Some 71 economists, including Nobel prize winners, ask Washington to return $7 billion to Kabul, saying over half of the poor country's population faces acute food insecurity and three million children are at risk of malnutrition.
Several dozen prominent US and international economists have urged the United States to release Afghanistan's $7 billion reserves that Washington froze after the Taliban took over control of the South Asian country a year ago.
"We are deeply concerned by the compounding economic and humanitarian catastrophes unfolding in Afghanistan, and, in particular, by the role of US policy in driving them," seventy-one economists and development experts said on Wednesday in a letter to US President Joe Biden and US Treasury Secretary Janet Yellen.
"Without access to its foreign reserves, the central bank of Afghanistan cannot carry out its normal, essential functions," they wrote.
"Without a functioning central bank, the economy of Afghanistan has, predictably, collapsed."
The signatories included Nobel economics prize winners Joseph Stiglitz and Yanis Varoufakis, who served as Greece's minister of finance when the country was negotiating with creditors after the 2008 economic collapse.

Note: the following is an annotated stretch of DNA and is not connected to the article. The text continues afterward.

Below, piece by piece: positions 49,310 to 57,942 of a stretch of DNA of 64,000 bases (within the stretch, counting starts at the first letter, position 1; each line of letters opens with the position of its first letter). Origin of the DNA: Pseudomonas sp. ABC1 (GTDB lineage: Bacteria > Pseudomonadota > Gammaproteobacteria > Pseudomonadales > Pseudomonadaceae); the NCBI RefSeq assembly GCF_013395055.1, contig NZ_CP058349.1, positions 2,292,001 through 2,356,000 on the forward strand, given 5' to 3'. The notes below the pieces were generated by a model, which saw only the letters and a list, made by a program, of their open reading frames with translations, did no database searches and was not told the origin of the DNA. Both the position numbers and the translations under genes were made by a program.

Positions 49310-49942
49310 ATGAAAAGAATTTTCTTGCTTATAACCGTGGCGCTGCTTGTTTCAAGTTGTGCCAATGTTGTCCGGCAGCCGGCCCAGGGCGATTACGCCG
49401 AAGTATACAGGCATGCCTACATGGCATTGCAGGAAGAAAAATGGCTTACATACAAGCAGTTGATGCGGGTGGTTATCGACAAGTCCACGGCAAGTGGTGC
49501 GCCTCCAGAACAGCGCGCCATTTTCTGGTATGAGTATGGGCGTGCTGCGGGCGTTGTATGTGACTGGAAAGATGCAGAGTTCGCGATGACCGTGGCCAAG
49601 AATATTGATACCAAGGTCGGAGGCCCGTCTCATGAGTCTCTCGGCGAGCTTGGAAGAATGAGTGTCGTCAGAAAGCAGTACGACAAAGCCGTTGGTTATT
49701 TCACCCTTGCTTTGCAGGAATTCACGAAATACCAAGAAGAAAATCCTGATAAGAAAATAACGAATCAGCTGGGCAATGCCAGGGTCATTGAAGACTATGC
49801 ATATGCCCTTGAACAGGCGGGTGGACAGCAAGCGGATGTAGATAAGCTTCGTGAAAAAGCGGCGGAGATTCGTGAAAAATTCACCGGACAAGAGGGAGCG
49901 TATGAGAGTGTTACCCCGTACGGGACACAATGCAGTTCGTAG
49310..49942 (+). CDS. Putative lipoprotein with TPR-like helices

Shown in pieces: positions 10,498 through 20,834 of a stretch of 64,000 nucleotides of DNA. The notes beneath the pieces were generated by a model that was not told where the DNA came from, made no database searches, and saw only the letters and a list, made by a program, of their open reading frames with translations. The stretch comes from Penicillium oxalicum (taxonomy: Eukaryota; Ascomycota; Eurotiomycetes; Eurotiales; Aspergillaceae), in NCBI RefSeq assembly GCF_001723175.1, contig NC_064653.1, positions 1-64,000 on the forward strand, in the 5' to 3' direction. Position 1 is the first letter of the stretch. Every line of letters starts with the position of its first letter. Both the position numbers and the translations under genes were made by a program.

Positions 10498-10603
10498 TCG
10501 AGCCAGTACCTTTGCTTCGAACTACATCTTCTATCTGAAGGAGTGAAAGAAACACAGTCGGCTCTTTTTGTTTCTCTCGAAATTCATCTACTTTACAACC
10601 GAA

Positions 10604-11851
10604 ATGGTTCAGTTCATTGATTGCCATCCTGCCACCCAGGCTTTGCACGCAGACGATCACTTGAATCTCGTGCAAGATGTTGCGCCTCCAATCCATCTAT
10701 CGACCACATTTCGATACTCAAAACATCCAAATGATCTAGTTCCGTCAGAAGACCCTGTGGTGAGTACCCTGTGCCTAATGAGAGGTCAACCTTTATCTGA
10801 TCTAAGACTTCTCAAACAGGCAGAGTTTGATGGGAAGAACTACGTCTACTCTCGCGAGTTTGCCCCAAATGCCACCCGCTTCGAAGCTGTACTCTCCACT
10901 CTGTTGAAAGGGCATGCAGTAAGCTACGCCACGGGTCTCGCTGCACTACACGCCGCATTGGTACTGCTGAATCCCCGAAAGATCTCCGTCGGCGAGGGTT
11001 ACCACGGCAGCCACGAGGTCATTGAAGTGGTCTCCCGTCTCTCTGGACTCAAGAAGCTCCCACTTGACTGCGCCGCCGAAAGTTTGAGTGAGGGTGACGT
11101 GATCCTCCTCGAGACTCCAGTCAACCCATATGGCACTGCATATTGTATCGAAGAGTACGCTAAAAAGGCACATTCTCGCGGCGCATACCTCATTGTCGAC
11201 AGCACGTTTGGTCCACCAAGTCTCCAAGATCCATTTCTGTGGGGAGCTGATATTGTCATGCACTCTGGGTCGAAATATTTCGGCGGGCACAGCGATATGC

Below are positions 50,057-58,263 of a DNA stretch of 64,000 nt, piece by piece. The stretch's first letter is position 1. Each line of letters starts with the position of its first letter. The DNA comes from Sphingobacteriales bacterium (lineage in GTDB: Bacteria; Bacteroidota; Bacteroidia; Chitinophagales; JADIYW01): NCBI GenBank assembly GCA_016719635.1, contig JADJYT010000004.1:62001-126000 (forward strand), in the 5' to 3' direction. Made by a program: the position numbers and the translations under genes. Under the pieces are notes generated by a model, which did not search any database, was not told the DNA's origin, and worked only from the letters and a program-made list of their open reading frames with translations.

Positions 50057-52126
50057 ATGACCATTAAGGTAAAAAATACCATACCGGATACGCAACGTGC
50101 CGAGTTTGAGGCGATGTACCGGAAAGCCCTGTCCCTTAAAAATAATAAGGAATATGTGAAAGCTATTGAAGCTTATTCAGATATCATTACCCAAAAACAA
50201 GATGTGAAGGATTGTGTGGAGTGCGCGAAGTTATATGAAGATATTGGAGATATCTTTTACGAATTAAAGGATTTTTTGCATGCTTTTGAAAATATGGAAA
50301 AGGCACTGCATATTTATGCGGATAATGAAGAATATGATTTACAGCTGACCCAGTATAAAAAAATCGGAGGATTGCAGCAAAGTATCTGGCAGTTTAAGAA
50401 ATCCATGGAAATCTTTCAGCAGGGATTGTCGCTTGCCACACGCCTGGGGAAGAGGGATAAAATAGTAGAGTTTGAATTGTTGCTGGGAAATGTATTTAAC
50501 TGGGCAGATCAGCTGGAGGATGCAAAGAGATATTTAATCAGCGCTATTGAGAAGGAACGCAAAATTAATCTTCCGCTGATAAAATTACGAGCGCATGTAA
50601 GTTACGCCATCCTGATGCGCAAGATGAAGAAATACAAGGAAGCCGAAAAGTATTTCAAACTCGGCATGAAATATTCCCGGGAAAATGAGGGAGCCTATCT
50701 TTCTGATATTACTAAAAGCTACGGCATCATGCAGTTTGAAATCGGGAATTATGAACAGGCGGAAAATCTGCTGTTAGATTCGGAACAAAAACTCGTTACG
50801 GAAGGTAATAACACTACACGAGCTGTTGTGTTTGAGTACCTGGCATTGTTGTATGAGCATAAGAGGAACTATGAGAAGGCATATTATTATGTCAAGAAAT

'It belongs to Afghan people'
In the letter, they argued the United States could not justify holding onto the reserves, which it froze in American banks as the prior Washington-backed government in Kabul collapsed allowing the Taliban to take control in August 2021.
The economists said the plunge in economic activity and the sharp cuts to foreign aid by previous supporters of the country after the US military withdrawal have sent the Afghan economy into a tailspin.
"Seventy percent of Afghan households are unable to meet their basic needs," they wrote.
"Some 22.8 million people –– over half the population –– face acute food insecurity, and three million children are at risk of malnutrition."
This is worsened by the refusal of the US to return the funds, as well as $2 billion blocked by Britain, Germany, and the United Arab Emirates, they said.
"These reserves were critical to the functioning of the Afghan economy, in particular, to manage the money supply, to stabilise the currency and to pay for the imports –– chiefly food and oil –– on which Afghanistan relies," they wrote.
The economists said a recent US offer to give the Taliban access to half the money by setting up a trust with international oversight was not enough.
"By all rights, the full $7 billion belong to the Afghan people," they said.
"Returning anything less than the full amount undermines the recovery of a devastated economy."
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